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Wrongly Convicted And Imprisoned For 20 Years, New Jersey Man Has Everything To Be Thankful For This Year

PARAMUS, N.J. (CBSNewYork) - A man from New Jersey spent more than 20 years in prison for a murder he didn't commit.

On Tuesday, he sat down with CBS2's Hazel Sanchez to talk about being a free man and getting his life back.

A hard days' work under a clear blue sky might seem a simple thing many might take for granted, but not Ralph Lee.

"What a beautiful day," said the 57-year-old.

Lee spent 24 years in prison after being wrongly convicted for the 1993 robbery and murder of 22-year-old video store clerk Tito Merino at a shop in Paterson, N.J.

Lee and his codefendant say police pressured them to confess to Merino's murder.

They recanted their confessions and there was no physical evidence linking them to the crime.

"It was heartbreaking for my family, to be taken away from my family," said Lee. "Birthday after birthday. Holidays and everything. It was just real sad."

Thanks to Centurion Ministries and The Innocence Project, new advanced testing confirmed DNA on a baseball cap believed to be worn by the killer did not match Lee or his co-defendant.

In 2018, a judge exonerated them, but freedom came with challenges.

"I didn't know how to deal with society," said Lee. "I was afraid to go outside. I didn't know the streets no more."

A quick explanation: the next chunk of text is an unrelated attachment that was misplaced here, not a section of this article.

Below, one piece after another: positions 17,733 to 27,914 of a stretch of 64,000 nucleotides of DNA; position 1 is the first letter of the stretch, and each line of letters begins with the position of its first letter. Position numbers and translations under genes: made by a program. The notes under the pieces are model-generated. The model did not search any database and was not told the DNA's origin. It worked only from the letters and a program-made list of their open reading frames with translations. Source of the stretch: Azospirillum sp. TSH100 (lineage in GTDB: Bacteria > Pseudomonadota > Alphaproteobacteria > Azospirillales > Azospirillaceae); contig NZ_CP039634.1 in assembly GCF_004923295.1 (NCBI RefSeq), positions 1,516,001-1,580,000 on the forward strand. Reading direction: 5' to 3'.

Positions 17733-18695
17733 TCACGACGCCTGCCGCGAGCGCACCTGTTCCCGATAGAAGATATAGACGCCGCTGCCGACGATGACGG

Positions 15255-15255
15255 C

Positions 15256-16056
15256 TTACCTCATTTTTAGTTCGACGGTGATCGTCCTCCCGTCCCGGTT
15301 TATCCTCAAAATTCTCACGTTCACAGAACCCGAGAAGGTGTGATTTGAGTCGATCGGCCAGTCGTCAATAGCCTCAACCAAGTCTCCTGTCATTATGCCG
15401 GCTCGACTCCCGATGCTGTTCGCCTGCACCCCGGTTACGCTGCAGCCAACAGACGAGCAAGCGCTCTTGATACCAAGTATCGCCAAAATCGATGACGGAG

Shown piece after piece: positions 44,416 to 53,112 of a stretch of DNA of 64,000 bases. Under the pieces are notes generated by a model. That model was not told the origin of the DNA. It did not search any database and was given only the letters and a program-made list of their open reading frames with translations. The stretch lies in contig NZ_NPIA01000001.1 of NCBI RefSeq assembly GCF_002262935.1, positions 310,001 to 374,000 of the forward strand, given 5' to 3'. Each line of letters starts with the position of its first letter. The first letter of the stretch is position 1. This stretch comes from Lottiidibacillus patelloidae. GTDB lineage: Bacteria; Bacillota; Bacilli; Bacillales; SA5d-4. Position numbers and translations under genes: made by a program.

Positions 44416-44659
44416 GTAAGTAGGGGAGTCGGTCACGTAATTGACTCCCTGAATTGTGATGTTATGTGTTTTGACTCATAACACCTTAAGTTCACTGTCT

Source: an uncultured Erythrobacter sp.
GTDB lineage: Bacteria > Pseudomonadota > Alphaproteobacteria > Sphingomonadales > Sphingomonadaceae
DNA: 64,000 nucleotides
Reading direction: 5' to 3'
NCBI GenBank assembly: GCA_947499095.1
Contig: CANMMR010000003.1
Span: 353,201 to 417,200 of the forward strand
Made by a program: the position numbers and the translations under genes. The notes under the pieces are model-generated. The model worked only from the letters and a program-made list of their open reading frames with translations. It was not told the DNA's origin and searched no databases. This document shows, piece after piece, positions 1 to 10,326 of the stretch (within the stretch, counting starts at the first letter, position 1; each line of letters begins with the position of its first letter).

Lee says he started to get his life back last fall when he landed a janitorial job in Paramus.

From his first day, Lee loved working at a non-profit that helps employ disabled and economically disadvantaged people.

"He really represents our workers here that have overcome so many obstacles in their life just to have normalcy," said Brigitte Johnson of Careplus Workforce Solutions.

MORE: Pair Wrongly Convicted Of Raping Woman In Central Park To Be Freed

Looking back, Lee says he feels no anger at what happened, but he and his co-defendant have filed legal notices to seek up to $48 million in damages in civil lawsuits against the City of Paterson.

"Right now, I'm just moving forward and not going backward," he said.

When he's not working, Lee spends time with his grandchildren and a married son who was just 5 years old when his father was locked up.

"To be able to embrace them, that's one of the best feelings ever," said Lee. "But you gotta be thankful every day."

For Lee, every day is Thanksgiving.

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